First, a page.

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Brachiopod and bivalve ecology in the Late Triassic (Alps, Austria); onshore-offshore replacements caused by variations in sediment and nutrient supply

Adam Tomasovych
Brachiopod and bivalve ecology in the Late Triassic (Alps, Austria); onshore-offshore replacements caused by variations in sediment and nutrient supply
Palaios (August 2006) 21 (4): 344-368

Abstract

Although onshore to offshore retreat of brachiopods, in terms of their community-level abundance, took place through the Mesozoic and Cenozoic, this study shows that comparable trends also occurred repeatedly on a short time scale and mainly were driven by variations in sediment and nutrient supply. In the Kossen Formation (Upper Triassic), brachiopods retreated to offshore habitats during nutrient-rich, siliciclastic regimes and expand to onshore habitats during nutrient-poor, carbonate regimes. Epifaunal bivalves occupied onshore and offshore habitats during both siliciclastic and carbonate regimes. Infaunal suspension-feeding bivalves expanded to offshore habitats during nutrient-rich, siliciclastic regimes and retreated from offshore habitats during nutrient-poor, carbonate regimes. Thus, the onshore to offshore retreat of brachiopods and the offshore expansion of infaunal bivalves repeatedly coincided with the switch from a nutrient-poor, carbonate regime to a nutrient-rich, siliciclastic regime. Because brachiopods and epifaunal bivalves were abundant in micrite-rich, soft-bottom habitats, the replacements between infaunal and epifaunal communities cannot be explained by variations in substrate consistency alone. Differences in guild structure between siliciclastic and carbonate regimes and onshore to offshore replacements indicate that distribution of bivalves and brachiopods is related to their differential response to low nutrient supply, turbidity, and, possibly, oxygen levels. Based on actualistic evidence, brachiopods are able to thrive in nutrient-poor conditions due to low metabolic demands and are less tolerant of high-turbidity conditions than bivalves. Epifaunal bivalves that co-occur with brachiopods in nutrient-poor habitats may have been characterized by higher clearance rates in contrast to infaunal bivalves with similar metabolic requirements. Although higher biogenic sediment disturbance or other biotic interactions could play a significant role in the retreat of brachiopods to offshore habitats, this study highlights the importance of varying nutrient supply and turbidity in governing onshore to offshore replacements on short time scales.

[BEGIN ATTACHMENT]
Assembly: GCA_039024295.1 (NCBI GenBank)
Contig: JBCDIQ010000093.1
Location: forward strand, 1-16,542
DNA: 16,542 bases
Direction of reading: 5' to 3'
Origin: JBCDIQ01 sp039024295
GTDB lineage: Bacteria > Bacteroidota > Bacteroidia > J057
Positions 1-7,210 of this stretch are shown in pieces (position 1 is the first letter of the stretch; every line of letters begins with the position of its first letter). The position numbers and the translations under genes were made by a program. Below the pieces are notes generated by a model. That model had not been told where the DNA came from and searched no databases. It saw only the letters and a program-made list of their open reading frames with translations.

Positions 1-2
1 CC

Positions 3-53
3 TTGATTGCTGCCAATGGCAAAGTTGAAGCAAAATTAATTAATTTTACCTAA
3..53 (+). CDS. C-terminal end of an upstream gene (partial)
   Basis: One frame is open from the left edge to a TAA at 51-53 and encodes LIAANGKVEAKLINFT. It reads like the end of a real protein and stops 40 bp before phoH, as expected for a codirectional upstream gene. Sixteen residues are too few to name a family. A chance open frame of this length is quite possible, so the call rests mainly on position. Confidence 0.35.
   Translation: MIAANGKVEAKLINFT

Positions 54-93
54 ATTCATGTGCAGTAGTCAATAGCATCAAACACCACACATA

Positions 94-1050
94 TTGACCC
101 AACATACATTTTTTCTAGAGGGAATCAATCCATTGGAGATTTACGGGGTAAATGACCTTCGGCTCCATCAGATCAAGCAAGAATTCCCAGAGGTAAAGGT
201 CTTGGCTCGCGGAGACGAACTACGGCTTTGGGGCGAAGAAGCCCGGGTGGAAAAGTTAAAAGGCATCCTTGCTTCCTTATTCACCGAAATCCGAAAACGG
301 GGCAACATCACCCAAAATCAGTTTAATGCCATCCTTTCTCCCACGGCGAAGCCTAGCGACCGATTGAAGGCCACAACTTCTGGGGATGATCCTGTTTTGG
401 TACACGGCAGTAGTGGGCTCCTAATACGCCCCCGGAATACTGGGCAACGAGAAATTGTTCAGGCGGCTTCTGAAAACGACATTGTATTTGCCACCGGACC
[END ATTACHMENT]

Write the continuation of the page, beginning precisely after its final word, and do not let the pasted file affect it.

ISSN: 0883-1351
Serial Title: Palaios
Serial Volume: 21
Serial Issue: 4
Title: Brachiopod and bivalve ecology in the Late Triassic (Alps, Austria); onshore-offshore replacements caused by variations in sediment and nutrient supply
Author(s): Tomasovych, Adam
Affiliation: Wuerzburg Universitaet, Institut fuer Palaeontologie, Wurzburg, Federal Republic of Germany
Pages: 344-368
Published: 200608
Text Language: English
Publisher: Society for Sedimentary Geology, Tulsa, OK, United States
References: 135
Accession Number: 2006-071558
Categories: Invertebrate paleontology
Document Type: Serial
Bibliographic Level: Analytic
Illustration Description: illus. incl. strat. cols., 4 tables, sketch map
N47°00'00" - N48°00'00", E12°00'00" - E13°00'00"
Country of Publication: United States
Secondary Affiliation: GeoRef, Copyright 2017, American Geosciences Institute. Reference includes data from GeoScienceWorld, Alexandria, VA, United States. Reference includes data supplied by SEPM (Society for Sedimentary Geology), Tulsa, OK, United States
Update Code: 200641
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